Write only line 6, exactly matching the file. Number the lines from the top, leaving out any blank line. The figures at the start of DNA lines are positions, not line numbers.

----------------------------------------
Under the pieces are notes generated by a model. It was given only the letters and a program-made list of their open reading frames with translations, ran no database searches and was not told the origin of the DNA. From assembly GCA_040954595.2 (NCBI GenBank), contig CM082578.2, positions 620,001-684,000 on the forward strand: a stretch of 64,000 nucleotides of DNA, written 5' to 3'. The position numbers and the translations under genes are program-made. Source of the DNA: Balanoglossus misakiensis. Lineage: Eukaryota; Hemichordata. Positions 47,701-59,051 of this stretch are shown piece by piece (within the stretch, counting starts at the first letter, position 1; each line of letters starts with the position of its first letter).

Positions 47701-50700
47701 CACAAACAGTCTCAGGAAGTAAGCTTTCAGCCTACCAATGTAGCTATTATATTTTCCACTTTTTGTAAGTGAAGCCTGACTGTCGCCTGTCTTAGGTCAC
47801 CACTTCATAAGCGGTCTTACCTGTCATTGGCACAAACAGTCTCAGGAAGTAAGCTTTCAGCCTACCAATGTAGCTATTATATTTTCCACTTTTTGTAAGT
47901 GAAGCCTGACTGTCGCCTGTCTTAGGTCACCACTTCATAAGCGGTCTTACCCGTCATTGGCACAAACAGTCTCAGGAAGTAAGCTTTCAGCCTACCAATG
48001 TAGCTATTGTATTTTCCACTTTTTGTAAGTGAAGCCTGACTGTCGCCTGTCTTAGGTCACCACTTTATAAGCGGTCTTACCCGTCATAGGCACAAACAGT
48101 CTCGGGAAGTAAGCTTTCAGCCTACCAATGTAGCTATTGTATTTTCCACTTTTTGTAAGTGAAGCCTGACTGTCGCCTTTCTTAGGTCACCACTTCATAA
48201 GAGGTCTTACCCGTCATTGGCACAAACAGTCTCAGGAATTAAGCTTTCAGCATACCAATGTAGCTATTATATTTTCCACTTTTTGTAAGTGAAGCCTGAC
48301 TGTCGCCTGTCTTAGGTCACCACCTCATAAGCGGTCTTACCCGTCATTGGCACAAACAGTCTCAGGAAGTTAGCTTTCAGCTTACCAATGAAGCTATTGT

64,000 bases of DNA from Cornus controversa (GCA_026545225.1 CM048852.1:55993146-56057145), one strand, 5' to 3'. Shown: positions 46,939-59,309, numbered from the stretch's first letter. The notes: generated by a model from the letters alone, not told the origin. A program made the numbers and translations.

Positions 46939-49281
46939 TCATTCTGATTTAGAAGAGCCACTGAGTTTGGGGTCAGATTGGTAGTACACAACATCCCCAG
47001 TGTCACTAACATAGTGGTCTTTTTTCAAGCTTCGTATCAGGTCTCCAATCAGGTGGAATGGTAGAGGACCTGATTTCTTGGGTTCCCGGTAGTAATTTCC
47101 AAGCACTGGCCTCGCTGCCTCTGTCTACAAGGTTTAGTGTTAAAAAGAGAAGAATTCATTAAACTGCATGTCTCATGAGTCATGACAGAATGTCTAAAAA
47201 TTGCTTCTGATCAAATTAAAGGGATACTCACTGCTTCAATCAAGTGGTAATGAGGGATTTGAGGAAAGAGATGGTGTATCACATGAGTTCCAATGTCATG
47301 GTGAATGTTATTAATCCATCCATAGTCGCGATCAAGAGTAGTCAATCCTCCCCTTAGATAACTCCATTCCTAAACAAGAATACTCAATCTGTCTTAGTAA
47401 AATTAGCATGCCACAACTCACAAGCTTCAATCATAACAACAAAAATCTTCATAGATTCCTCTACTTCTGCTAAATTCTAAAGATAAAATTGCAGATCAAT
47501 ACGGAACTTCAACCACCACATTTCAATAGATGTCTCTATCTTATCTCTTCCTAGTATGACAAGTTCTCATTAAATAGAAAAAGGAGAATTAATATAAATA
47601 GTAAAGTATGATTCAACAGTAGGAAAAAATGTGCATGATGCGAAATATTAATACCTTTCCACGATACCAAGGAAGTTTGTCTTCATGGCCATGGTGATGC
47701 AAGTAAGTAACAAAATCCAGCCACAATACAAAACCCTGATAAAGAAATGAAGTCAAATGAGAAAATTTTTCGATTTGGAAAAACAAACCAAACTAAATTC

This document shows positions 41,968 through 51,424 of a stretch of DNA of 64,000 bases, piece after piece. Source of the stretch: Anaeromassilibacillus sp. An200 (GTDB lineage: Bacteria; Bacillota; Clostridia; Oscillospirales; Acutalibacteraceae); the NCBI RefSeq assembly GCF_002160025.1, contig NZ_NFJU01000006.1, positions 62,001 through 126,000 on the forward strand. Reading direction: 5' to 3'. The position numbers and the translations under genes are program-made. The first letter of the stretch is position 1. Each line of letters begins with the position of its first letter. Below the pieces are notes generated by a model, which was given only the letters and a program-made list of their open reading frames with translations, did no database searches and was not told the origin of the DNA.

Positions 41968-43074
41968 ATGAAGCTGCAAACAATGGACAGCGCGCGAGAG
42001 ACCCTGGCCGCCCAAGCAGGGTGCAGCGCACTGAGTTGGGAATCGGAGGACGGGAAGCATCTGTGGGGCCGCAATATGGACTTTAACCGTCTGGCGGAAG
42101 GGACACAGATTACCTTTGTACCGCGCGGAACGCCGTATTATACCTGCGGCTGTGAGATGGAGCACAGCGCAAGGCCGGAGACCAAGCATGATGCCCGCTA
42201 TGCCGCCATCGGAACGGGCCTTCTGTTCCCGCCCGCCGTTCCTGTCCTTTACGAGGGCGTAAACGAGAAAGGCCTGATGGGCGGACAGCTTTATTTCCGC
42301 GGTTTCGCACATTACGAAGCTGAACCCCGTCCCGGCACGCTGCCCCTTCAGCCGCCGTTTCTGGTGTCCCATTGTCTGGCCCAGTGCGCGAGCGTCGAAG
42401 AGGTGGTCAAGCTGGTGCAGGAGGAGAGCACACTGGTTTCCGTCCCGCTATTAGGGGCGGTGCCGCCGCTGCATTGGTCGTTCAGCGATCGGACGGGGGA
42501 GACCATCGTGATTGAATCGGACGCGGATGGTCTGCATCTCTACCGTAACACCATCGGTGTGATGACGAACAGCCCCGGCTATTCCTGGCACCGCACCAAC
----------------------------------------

48001 TAGCTATTGTATTTTCCACTTTTTGTAAGTGAAGCCTGACTGTCGCCTGTCTTAGGTCACCACTTTATAAGCGGTCTTACCCGTCATAGGCACAAACAGT